As I've found myself sharing the following multiple times in the PTA and church positions I hold, I thought sharing "here" may also be appreciated and appropriate. Maybe a helpful reminder or even something new to think about:
Here's To Your Wellness!
To help ensure that you and our kids are functioning with optimal immune systems, please consider the following tips:
One of the MOST effective preventive habits is simply good hand washing skills. Using warm, soapy water, especially before touching our mouths, ears, nose, eyes, and our food can greatly reduce the exposure to many potential 'bugs'. Encourage children to sing their ABC's while scrubbing to ensure enough soap time.
Teach your children to use tissues for coughing, sneezing and nose blowing then properly disposing of the tissue. If tissues aren't available, using their sleeve or elbow rather than their hands.
Find a quality Vit D3 source. Most often, the liquid forms are more assimilated in the body. Study after study show that vitamin D plays a critical role in our immune function.
Eat primarily whole foods, including a variety of fresh fruits and vegetables, avoiding a diet high in processed foods filled with preservatives and artificial ingredients. Before you eat anything, ask yourself, is this food supporting my health or stressing my health? Then decide if you really want to eat it.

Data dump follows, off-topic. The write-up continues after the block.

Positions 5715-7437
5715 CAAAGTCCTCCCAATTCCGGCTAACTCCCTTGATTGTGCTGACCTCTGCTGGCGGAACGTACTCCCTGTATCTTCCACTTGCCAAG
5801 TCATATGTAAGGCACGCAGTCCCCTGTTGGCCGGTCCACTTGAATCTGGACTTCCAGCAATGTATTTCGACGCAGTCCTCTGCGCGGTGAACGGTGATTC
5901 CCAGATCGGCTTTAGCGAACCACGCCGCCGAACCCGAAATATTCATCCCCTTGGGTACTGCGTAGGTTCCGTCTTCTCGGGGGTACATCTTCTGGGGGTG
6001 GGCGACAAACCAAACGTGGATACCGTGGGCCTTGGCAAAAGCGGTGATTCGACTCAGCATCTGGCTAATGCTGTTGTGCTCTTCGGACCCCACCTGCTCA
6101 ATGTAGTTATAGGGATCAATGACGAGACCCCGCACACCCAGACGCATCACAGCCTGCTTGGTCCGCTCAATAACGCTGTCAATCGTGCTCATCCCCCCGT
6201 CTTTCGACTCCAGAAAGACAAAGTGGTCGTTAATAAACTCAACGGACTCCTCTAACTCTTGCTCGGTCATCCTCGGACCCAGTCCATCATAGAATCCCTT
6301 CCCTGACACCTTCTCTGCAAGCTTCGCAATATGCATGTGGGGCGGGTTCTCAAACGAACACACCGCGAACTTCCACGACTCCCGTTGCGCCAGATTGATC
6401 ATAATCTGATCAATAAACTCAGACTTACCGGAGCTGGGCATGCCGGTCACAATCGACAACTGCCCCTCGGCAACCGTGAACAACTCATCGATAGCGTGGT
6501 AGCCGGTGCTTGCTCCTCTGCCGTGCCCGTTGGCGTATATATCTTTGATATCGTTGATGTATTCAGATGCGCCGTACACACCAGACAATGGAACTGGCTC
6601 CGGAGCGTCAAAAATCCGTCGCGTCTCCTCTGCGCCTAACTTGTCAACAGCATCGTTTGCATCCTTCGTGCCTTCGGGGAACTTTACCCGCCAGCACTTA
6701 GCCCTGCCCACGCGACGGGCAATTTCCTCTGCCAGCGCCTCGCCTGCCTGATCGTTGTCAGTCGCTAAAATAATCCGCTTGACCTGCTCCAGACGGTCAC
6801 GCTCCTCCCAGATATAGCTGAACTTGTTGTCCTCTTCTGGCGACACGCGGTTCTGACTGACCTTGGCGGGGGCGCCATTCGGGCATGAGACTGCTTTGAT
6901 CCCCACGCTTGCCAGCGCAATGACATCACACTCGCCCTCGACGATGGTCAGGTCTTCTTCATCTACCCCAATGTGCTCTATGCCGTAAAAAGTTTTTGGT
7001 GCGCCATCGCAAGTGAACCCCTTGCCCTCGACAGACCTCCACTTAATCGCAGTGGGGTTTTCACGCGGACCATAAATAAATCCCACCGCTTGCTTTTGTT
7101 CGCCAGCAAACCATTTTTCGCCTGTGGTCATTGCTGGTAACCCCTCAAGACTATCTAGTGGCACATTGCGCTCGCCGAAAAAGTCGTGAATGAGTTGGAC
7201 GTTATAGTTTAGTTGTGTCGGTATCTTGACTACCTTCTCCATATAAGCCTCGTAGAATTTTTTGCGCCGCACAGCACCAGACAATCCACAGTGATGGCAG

Support a healthy digestion by incorporating probiotics and fermented foods into your diet. See the following borrowed from Best Health Magazine:
About 100 trillion bacteria call your gut home - improve the ratio of good to bad bacteria by eating foods that contain probiotics (various types of healthy bacteria). Probiotics, which include lactobacilli and bifidobacteria, keep the lining of the colon healthy and may improve gut motility and sensation. While much of the research has centered on intestinal health, studies point to potential positive effects on the mouth and stomach, too.
- "The good bacteria in fermented foods like yogurt, miso and sauerkraut can make it through the gastric acid to the colon, where they go to work," says Yoshida. "There are some claims that the acid in your stomach kills the probiotic bacteria in food and that's why you should take supplements instead, but that's not true."
- "In principle, there is no difference between probiotics taken as a supplement and those in food," says Michael Gänzle, Canada Research Chair in food microbiology and probiotics at the department of agriculture, food and nutritional science at the University of Alberta. "In practice, it is easier to keep high cell counts during the product's shelf life if they are in a supplement." Experts recommend you use a product that contains one million to one billion live cultures. "But the market is unregulated; the consumer has to trust that the product contains live cultures that remain throughout the shelf life," explains Gänzle. "Try a product and see if you feel better. If you don't, try another."